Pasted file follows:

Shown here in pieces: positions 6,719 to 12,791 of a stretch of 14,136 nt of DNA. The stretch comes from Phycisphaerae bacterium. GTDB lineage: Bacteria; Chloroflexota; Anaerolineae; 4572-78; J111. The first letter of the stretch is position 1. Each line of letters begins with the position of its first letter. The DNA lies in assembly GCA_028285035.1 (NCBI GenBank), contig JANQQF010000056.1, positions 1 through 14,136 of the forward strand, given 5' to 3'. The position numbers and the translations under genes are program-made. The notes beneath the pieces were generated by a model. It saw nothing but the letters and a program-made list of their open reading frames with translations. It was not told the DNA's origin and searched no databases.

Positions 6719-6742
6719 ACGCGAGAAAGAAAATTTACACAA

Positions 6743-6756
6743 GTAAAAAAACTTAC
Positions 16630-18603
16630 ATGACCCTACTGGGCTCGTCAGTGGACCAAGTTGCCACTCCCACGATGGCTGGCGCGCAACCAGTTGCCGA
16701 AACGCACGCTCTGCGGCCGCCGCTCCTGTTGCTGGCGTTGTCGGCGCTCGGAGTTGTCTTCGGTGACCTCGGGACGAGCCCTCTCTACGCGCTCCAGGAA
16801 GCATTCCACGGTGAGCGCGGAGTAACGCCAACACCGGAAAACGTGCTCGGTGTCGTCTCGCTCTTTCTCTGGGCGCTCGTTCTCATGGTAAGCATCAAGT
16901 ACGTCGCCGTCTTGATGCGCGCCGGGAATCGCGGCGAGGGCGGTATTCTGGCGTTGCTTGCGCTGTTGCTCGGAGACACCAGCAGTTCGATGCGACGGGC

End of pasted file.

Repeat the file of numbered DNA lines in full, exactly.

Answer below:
Shown here in pieces: positions 6,719 to 12,791 of a stretch of 14,136 nt of DNA. The stretch comes from Phycisphaerae bacterium. GTDB lineage: Bacteria; Chloroflexota; Anaerolineae; 4572-78; J111. The first letter of the stretch is position 1. Each line of letters begins with the position of its first letter. The DNA lies in assembly GCA_028285035.1 (NCBI GenBank), contig JANQQF010000056.1, positions 1 through 14,136 of the forward strand, given 5' to 3'. The position numbers and the translations under genes are program-made. The notes beneath the pieces were generated by a model. It saw nothing but the letters and a program-made list of their open reading frames with translations. It was not told the DNA's origin and searched no databases.

Positions 6719-6742
6719 ACGCGAGAAAGAAAATTTACACAA

Positions 6743-6756
6743 GTAAAAAAACTTAC
Positions 16630-18603
16630 ATGACCCTACTGGGCTCGTCAGTGGACCAAGTTGCCACTCCCACGATGGCTGGCGCGCAACCAGTTGCCGA
16701 AACGCACGCTCTGCGGCCGCCGCTCCTGTTGCTGGCGTTGTCGGCGCTCGGAGTTGTCTTCGGTGACCTCGGGACGAGCCCTCTCTACGCGCTCCAGGAA
16801 GCATTCCACGGTGAGCGCGGAGTAACGCCAACACCGGAAAACGTGCTCGGTGTCGTCTCGCTCTTTCTCTGGGCGCTCGTTCTCATGGTAAGCATCAAGT
16901 ACGTCGCCGTCTTGATGCGCGCCGGGAATCGCGGCGAGGGCGGTATTCTGGCGTTGCTTGCGCTGTTGCTCGGAGACACCAGCAGTTCGATGCGACGGGC